(Washington) The debt agreement intended to avoid a default in the United States is ready to be submitted to the United States Congress, President Joe Biden announced on Sunday, urging parliamentarians to adopt it.

“Let’s continue to move forward by delivering on our obligations and building the strongest economy in the history of the world,” Biden said during a brief media appearance at the White House. urging “both houses to adopt this agreement”.

After marathon negotiations, President Biden and the Republican leader announced on Saturday evening an agreement in principle on the raising of the American debt ceiling to ward off the threat of bankruptcy from June 5.

But the agreement must receive the approval of a divided Congress and is already the subject of a sling of elected progressives and conservatives some speaking of a “capitulation”.

“He may not satisfy everyone, but it’s a step in the right direction that no one expected,” the Republican leader defended on Fox News on Sunday, welcoming in particular a downward “new trajectory” given to public spending.

He predicted that a “majority” of elected Republicans would vote for it.

The House of Representatives, where Republicans have a fragile majority of 222 to 213, will vote on Wednesday. Next will come the Senate, narrowly controlled by the Democrats (51-49).

Senate Democrat Leader Charles Schumer, who controls the parliamentary agenda, has already warned to expect “Friday and Saturday” votes next day, two days before the deadline for a payment default.

Such a scenario would be unprecedented in the history of the United States.

President Biden welcomed this “compromise” on Saturday evening, which is “good news, because it avoids what would have been a catastrophic [payment] default”. Kevin McCarthy called him “completely worthy of the American people”.

The text of the agreement has not yet been disclosed, but in broad outline it raises for two years, so until after the 2024 presidential election, the public debt ceiling of the United States.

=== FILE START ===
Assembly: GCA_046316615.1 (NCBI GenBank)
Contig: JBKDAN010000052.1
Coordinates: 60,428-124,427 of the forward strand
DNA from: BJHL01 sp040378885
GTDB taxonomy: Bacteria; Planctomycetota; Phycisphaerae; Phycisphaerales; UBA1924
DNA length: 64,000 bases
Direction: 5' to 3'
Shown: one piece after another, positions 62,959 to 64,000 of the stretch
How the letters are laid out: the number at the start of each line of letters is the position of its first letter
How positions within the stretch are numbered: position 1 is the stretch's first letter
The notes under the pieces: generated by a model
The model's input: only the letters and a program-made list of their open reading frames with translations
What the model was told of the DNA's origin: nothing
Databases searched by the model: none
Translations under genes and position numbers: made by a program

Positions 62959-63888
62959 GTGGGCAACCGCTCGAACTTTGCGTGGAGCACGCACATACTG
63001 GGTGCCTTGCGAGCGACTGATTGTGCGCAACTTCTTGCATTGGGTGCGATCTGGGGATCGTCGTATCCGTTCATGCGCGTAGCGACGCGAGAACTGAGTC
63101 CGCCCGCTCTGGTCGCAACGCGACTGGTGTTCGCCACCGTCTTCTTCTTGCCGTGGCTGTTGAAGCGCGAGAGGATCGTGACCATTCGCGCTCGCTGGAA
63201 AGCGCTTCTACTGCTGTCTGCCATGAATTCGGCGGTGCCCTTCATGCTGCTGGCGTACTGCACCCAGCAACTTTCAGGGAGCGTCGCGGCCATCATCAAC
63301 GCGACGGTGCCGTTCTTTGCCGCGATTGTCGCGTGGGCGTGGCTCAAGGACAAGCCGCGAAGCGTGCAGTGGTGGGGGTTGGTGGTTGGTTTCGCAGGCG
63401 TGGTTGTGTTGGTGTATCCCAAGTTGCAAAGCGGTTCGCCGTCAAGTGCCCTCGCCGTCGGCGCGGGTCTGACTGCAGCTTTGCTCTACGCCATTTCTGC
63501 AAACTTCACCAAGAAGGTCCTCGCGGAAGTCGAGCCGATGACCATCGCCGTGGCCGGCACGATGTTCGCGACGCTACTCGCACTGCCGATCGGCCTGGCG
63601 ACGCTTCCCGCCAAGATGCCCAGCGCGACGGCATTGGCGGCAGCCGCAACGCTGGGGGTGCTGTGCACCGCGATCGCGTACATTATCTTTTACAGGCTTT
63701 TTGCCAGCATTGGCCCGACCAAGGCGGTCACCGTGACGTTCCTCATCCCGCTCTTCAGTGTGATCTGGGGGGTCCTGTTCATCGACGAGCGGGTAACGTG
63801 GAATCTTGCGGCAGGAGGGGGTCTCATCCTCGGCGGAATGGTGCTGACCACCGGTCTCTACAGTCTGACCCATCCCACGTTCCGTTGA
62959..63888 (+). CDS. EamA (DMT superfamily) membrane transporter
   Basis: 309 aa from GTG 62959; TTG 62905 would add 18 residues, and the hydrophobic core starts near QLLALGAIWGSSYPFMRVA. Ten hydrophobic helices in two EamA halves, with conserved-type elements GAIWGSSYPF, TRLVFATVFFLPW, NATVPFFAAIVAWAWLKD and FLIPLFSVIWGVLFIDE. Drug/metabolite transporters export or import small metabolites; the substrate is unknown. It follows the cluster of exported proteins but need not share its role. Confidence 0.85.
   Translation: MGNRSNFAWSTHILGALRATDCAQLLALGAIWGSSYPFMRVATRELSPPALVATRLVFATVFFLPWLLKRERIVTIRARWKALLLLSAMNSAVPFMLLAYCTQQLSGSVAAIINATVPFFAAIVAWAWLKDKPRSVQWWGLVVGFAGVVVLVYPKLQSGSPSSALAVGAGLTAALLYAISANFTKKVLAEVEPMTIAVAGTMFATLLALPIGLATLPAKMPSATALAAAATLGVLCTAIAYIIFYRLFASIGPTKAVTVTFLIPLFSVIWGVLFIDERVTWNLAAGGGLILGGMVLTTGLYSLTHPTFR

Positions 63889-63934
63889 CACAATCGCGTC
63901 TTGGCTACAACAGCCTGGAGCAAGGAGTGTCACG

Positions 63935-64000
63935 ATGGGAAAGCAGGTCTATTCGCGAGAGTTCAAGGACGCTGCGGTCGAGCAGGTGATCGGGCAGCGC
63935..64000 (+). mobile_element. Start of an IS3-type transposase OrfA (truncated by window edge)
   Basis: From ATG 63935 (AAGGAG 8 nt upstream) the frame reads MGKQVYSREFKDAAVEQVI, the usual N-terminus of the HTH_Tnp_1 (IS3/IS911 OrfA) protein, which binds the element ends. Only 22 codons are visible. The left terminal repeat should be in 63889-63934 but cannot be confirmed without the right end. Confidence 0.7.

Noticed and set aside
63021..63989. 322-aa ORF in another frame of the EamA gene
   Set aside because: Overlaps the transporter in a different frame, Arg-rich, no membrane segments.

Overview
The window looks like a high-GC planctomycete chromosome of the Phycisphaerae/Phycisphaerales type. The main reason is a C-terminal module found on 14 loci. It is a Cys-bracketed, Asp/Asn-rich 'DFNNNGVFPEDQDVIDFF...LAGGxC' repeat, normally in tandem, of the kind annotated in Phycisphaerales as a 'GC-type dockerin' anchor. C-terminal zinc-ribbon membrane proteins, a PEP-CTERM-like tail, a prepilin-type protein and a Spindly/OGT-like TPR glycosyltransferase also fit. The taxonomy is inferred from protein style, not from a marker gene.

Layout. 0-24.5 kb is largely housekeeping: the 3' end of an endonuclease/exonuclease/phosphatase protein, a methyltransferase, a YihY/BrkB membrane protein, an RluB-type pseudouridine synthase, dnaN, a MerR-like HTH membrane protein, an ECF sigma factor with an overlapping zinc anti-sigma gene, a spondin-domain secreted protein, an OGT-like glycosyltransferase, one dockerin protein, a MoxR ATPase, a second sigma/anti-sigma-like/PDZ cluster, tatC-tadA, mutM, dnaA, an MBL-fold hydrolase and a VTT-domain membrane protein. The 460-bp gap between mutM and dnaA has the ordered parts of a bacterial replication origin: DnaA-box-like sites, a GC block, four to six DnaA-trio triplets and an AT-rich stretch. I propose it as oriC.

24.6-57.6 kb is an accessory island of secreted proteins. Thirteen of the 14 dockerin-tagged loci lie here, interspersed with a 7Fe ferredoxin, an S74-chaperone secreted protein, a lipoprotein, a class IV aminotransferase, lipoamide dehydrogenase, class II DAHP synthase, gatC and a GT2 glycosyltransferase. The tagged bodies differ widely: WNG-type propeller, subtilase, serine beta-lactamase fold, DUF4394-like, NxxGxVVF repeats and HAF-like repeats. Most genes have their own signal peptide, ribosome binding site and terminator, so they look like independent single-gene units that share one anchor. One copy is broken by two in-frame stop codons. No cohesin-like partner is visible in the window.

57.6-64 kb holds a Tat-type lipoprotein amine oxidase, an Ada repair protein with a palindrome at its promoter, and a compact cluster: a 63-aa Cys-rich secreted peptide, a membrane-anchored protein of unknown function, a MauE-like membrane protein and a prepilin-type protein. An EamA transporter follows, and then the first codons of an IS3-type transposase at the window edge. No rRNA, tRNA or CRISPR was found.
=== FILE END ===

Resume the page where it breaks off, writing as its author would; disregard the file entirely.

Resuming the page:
This is currently set at $31.4 trillion.

Non-defence spending will remain virtually unchanged next year and increase only nominally in 2025.

It also provides for a $10 billion cut in funds allocated to tax services to modernize and strengthen controls, as well as the recovery of funds allocated to the fight against COVID-19 that have not yet been spent.

The compromise also includes new conditions imposed to benefit from certain social aids, including food stamps.

MM. Biden and McCarthy are playing their political credit in this case.

The first, who is a candidate for re-election, must avoid a bankruptcy with potentially catastrophic consequences, while the second seeks to establish his authority after being poorly elected to the perch at the start of the year.

President Biden had long refused to come to the negotiating table, accusing the opposition of holding the US economy “hostage”, but eventually relented.

Still, a circumstantial alliance between elected progressives and conservatives could derail everything.

Conservative Republicans have already announced their opposition to the text, such as Rep. Dan Bishop who vilified McCarthy for getting “almost nothing.”

Without raising the debt, the first world power risks, according to the American Treasury, being in default of payment from June 5, unable to honor its financial commitments: salaries of civil servants, pensions or reimbursements to its creditors.

Like almost all major economies, the United States lives on credit.

But unlike other developed countries, America regularly comes up against a legal constraint: the debt ceiling, the maximum amount of indebtedness of the United States, which must be formally raised by Congress.

This has long been routine legislative procedure. The Republicans have made it an instrument of political pressure.